Solving time: 7 mins (solo, no solving aids)
Clue of the puzz: 14a sushi {Rolls for dinner}

Eshan Mitra
Grid art by Sympathy [about the grid colors]


Things that can be broken (in various ways) are literally broken (in the sense of being interrupted) by letters to make the clued word; this being indicated by 59a breakables {Fragile articles ... or a hint to the things named by the circled letters}.
17a sequential {In consecutive order} => a broken seal
25a borderline {Just barely legit} => a broken bone
36a head start {What a slow person may need} => a broken heart
50a minor error {Slip-up} => a broken mirror
Crucimetrics [about Crucimetrics]
CompilersEshan Mitra, Brown University '12 / Will Shortz
Grid15x15 with 38 (16.9%) black squares
Answers78 (average length 4.79)
Theme squares49 (26.2%)
Scrabble points295 (average 1.58)
Video of the Day

21a Orson {Bean on the screen}. Orson Bean is an American film, television, and stage actor. He appeared frequently on televised game shows in the 1960s, 1970s, and 1980s, including being a long-time panelist on the television game show To Tell the Truth. It's hard to imagine the above segment from the show working in the UK where Rolf Harris was, and continues to be, a major star; I've tried hard to convey Rolf's genius to Magdalen, with mixed success.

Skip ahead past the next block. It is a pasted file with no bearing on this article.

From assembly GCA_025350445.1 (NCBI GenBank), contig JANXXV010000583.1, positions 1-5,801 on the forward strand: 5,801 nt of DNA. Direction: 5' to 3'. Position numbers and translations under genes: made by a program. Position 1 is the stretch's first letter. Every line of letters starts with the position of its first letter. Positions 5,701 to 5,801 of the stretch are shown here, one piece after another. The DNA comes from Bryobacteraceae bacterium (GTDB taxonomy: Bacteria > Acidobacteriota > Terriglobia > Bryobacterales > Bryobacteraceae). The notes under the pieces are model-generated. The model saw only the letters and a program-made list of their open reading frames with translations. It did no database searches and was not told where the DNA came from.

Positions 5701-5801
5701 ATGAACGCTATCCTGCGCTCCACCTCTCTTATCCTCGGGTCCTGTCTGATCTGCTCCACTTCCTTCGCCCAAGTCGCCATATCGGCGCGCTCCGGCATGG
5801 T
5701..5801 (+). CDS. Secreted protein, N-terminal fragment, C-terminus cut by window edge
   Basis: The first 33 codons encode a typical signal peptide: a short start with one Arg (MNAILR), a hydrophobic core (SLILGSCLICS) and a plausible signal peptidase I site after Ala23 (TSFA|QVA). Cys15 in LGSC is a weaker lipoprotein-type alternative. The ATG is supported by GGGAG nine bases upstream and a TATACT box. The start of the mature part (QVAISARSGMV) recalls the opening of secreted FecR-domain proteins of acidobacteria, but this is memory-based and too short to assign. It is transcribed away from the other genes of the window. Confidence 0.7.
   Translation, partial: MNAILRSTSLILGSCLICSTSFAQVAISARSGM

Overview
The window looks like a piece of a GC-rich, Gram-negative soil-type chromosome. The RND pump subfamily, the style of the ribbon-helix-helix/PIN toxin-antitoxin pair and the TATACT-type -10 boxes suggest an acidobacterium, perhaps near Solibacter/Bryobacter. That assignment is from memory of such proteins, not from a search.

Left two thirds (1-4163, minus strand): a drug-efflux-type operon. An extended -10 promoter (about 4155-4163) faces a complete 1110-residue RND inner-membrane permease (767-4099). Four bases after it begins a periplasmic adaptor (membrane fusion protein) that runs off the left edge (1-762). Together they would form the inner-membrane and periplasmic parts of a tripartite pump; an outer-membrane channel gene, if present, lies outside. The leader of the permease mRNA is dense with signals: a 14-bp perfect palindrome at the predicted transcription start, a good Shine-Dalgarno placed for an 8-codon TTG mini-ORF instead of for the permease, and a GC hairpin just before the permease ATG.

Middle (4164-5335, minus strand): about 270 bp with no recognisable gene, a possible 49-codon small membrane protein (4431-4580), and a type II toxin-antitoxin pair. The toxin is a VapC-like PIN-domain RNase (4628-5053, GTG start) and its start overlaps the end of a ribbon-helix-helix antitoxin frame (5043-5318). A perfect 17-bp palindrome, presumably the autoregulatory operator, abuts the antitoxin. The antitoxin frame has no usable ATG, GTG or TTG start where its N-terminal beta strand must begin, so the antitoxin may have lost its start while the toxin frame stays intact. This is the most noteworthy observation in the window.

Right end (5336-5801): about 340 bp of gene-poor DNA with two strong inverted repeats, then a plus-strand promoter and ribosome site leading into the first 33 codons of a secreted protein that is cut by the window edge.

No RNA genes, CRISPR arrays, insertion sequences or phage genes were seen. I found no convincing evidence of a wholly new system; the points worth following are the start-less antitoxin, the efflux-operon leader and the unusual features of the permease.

The Doctor is IN

15a Ursa {Major constellation?}. A reference to Ursa Major.

67a ints. {Stats for a QB}. ints. = interceptions.

1d ess {What makes a pin spin?}. You can make "pin" into "spin" by adding an S (or ess).

9d Sal {"I've got a mule, her name is ___"}. The first line from the song Low Bridge.

Image of the Day

The ray tank in center field from above in Tropicana Field

38d Tampa Bay {Team that has a tankful of rays in the back of its ballpark}. Strange but true, and I've got the picture to prove it ... crosswords are so educative! The Tampa Bay Rays play at Tropicana Field which includes a "rays touch tank" just over the right-center field fence. This 35-foot, 10,000 gallon tank is filled with cow nose rays that were taken from Tampa Bay waters. Admission to the tank area is free for all fans attending home games, but there is a limit of 50 people in the area at any given time. Not only do fans get to see the rays up close and get an education about them, but they are allowed to feed them as well.